I'm thinking this because of something I just tested, that made me realize I see negative space a lot as a tester.
The feature of the day was a new setting that I wanted to get my hands on. Instead of doing what a regular user would do and look at only settings that were revealed, I went under the hood to look at them all. I found the one I was looking for, set it False as I had intended and watched the application behavior not change. I felt disappointed. I was missing something.
I opened a project in Stash that is the master of all things settings. I was part of pushing for a central repo with documentation more than a year ago, and had the expectation that I might find my answers there on what I was missing. I found the setting in question with a vague hint saying it would depend on a mode of some sort, which I deducted to mean that it must be another setting. I asked, and got the name of the setting I needed with an obvious name of "feature_enabled". I wasn't happy with just knowing what I needed to set, but kept trying to find this in the master of all things settings, only to hear that since we are using this one is way 1 out of 4, I could not expect to find it here. I just need to "know it". And that the backend system encodes this knowledge, and I would just be better off if I would use the system end to end.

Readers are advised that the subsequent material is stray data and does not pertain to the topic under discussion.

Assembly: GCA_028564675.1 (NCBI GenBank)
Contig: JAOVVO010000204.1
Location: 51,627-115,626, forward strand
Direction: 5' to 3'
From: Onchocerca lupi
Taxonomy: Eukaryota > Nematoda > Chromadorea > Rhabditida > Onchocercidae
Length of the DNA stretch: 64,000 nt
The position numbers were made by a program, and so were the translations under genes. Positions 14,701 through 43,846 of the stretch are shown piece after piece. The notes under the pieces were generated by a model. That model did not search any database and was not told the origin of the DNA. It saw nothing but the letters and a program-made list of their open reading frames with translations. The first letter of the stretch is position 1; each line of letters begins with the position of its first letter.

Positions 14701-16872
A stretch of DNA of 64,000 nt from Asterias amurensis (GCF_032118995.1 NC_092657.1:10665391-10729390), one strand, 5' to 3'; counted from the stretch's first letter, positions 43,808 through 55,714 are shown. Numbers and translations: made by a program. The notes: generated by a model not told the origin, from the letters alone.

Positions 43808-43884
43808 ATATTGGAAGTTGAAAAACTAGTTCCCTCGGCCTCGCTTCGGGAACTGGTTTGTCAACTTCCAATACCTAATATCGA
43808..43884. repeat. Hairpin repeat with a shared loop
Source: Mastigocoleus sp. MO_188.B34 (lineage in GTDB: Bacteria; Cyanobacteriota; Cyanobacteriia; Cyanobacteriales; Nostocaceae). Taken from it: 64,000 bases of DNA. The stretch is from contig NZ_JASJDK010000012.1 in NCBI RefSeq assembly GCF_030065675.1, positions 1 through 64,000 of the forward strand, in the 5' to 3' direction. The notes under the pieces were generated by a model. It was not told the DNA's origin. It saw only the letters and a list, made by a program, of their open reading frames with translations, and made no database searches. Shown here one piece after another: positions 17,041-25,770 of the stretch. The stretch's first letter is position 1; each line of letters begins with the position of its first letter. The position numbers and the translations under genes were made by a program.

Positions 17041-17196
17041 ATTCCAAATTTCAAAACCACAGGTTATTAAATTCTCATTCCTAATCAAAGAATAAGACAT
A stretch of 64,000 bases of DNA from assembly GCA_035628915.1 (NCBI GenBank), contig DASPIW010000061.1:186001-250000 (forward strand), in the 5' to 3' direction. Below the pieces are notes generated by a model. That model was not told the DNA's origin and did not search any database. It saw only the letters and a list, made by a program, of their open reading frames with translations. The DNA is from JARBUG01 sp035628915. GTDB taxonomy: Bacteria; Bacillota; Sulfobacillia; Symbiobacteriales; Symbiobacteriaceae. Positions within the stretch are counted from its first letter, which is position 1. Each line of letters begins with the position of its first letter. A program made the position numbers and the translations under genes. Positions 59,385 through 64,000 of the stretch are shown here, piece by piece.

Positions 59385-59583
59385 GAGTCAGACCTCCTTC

Instead of obeying, I worked on my model of the settings system. There's the two things that are visible, and the two things that are invisible. All four are different in how we use them.
Finding the invisible and modeling on it, I found something relevant.
It's not only what there is that you need to track, you also need to track what is there but isn't visible. Lack of something is just as relevant than presence of something when you're testing.